Sea Level Rise and Atmospheric Circulation
Global sea level is on the rise, and researches have indicated that the rise is likely to accelerate this century owing to thermal expansion experienced in oceans and the melting of glacier. A rise in sea level results to a shift of the shoreline, leading to change of activities along the coastal region. A change in sea level interferes with the equilibrium of erosion and deposition in the coastal zone. Rise in global temperatures has resulted in melting of glaciers at the poles and, consequently, submerging the cities and islands throughout the world. Rise in sea level can also be influenced by ocean currents, as well as differences in atmospheric pressure.
To grasp the large-scale motions that occur in the atmosphere, studying about general circulation is obligatory. Atmospheric circulation involves a large-scale progression of air where heat spread over the Earth’s surface. The wind belts, as well as the jet steams strapping the planet are driven by three convection cells, namely Hadley, Ferrel, and Polar cell. The continuous effects created by the three circulation cells, together with the effect of the Coriolis, generates the global circulation. Discrepancies in temperature create a set of longitudinal circulation cell, leading to an overall atmospheric motion. The Earth’s rotation is one of the factors that make the atmospheric air remain in constant movement.
Does Sea Level Rise Effect Earth’s Rotation?
The Earth normally rotates around its axis, and to complete one rotation, it takes approximately 24 hours. The Earth’s rotation has critical environmental outcomes. One, the rotation generates a diurnal cycle, which controls light and darkness, temperatures, as well as humidity. Two, the Earth’s rotation follows standardized time zones. There are 24 such zones, as each zone takes one hour. Three, Earth’s rotation causes tides, as the sea level undergoes rise and fall. Four, rotation is accountable for the deflection of ocean, as well as air current. However, the melting of glaciers, which is witnessed at the poles, allows more liquid water to enter the global system and, at the same time, allowing tones of ice to exit the poles towards the equator.
According to Walter Munk, a renowned oceanographer, the glacial process is capable of slightly shifting the Earth’s axis, leading to a decline in the rate of Earth’s spin (Puiu n.p). The Earth’s axial spin is bound to change slightly when the distribution of Earth’s mass changes. Earth’s rotation is believed to be gradually slowing down by about two thousand times in a second every day, leading to prolonging of a day. Researchers from Canada have approved the glacier concept by asserting that the melting of ice at the poles lead to a mass movement of water towards the equator, and such movement is equated to a figure skater, who extends her arms out (Puiu n.p). Thus, the melting of glaciers happens to diminish the rate of Earth spin in a quantifiable way.
Sea level does not change often, but geophysical adjustments have shown a change from a previous position. According to Murray-Wallace and Woodroffe, redistribution of water masses that usually accompanies glacio-eustatic sea-level changes influences the Earth’s rotation, in addition to troubling near-Earth satellites in a time-constant gravity field (3). Earth rotational change is demonstrated through variations in angular velocity along its axis.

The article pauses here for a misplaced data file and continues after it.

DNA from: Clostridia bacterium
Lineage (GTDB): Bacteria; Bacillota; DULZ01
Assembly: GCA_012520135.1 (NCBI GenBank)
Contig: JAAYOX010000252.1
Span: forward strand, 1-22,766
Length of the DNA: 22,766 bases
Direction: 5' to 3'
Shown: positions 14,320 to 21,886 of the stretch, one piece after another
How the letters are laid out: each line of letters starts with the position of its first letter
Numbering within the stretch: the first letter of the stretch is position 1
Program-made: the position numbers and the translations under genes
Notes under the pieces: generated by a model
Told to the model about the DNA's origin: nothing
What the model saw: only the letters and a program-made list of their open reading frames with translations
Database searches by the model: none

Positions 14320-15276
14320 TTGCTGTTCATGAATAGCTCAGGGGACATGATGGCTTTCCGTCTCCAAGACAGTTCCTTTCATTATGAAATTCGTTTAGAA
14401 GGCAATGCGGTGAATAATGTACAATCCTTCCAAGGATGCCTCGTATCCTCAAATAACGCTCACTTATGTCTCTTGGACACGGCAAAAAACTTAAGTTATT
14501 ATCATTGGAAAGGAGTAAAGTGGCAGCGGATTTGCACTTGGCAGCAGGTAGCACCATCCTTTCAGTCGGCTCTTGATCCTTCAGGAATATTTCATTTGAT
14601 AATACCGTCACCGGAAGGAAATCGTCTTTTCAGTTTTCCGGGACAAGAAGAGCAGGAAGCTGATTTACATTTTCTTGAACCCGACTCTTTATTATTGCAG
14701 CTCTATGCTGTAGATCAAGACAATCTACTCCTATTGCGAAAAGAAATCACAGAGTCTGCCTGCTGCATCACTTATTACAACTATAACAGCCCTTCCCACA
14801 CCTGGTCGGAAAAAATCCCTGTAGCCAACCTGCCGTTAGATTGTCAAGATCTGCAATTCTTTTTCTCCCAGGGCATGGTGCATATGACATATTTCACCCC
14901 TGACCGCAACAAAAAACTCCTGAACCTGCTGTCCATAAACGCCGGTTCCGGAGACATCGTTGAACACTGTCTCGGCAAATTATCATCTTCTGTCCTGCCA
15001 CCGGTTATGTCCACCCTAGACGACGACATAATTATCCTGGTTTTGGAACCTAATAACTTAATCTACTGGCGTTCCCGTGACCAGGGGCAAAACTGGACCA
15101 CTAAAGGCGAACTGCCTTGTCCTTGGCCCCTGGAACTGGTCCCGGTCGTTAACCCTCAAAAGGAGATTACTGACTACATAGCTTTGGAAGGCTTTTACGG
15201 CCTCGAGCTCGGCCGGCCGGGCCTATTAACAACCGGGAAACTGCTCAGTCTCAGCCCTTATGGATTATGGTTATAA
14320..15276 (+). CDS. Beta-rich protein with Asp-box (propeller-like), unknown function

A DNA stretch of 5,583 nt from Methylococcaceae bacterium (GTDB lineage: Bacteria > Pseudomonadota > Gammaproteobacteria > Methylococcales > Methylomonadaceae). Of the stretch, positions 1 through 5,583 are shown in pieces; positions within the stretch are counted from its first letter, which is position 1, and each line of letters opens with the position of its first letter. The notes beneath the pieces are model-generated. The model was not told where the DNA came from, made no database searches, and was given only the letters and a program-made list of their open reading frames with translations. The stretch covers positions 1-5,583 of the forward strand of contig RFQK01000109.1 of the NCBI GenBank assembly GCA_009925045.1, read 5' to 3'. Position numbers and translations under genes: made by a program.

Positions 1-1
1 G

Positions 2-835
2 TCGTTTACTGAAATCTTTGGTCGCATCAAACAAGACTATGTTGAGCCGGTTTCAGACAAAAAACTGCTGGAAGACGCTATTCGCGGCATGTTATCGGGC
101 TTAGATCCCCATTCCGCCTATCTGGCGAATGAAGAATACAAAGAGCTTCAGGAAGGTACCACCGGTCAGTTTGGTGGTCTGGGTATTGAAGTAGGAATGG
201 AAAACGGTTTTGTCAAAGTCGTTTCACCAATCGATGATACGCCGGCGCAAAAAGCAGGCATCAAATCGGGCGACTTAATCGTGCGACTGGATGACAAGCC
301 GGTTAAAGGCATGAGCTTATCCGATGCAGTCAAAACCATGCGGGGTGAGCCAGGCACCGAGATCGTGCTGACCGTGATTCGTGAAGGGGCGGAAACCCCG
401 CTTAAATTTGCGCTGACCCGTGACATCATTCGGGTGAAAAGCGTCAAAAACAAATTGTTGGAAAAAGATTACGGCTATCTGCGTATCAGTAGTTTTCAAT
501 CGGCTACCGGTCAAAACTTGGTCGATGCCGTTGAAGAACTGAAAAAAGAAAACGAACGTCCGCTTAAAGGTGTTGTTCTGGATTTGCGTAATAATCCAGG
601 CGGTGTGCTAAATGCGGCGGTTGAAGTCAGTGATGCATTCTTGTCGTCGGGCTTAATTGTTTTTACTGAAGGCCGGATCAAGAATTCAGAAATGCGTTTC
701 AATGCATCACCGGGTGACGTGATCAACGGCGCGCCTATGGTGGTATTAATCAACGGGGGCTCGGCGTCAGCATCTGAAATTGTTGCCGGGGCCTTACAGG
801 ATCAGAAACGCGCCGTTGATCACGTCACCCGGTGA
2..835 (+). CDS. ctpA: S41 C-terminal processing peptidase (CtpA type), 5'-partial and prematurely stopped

Does Sea Level Rise Affect Atmospheric Circulation?
The movement of large air masses over the Earth’s surface causes the balancing of temperature between the equator and the poles (Davis and Fitzgerald 77). Atmosphere and oceans act as carriers of surplus heat from the equator region to the poles. The temperature difference created by the sun’s radiation between the equatorial region and the polar region cause a strong temperature gradient, which exists between the high latitudes and low latitudes, as shown in Figure 1.
Figure 1: Temperature variation based on latitudes (Source: Davis and Fitzgerald 79).
The rise in sea level is bound to affect the atmospheric circulation since the temperature is liable to change during the circulation of the air. As the warm air proceeds towards the poles, it cools and descends back to the Earth. However, due to global warming, the poles are becoming hotter than before; hence, the atmospheric circulation is like to be slowed by higher temperatures. Changes in temperatures, which result in atmospheric circulation, cause sea water to expand while the density becomes low.
Arise in sea level would prolong the time that the water takes to heat. Since the land cools a bit faster than the ocean does, a decline in landmass is likely to affect the cooling process. Consequently, the circulation process is likely to be affected, as it would take time before the less dense water begins to rise. Sea level rise causes water to swallow part of the coastline, leading to reduction in land surface mass. Landmasses affect air movement and, subsequently, the progress of pressure systems. According to Buynevich, numerical values indicated in atmospheric circulation are usually connected to change in sea level, as well as atmospheric precipitation (61). This is because changes in sea level increase moisture in the air, leading to heavy downpour
Buynevich, Ilya V. Geology and Geoarchaeology of the Black Sea Region: Beyond the Flood Hypothesis. Boulder, Colo: Geological Society of America, 2011. Print.
Davis, Richard, and Duncan Fitzgerald. Beaches and Coasts. Chichester: John Wiley & Sons, 2009. Internet resource.
Puiu, Tibi. “Earth rotates slower from sea-level rise: ‘Munk’s Enigma’ now solved.” ZME Science. December 15, 2015. Web. 7 April 2016. http://www.zmescience.com/science/geology/earth-axis-rotation-sea-level-rise-053434/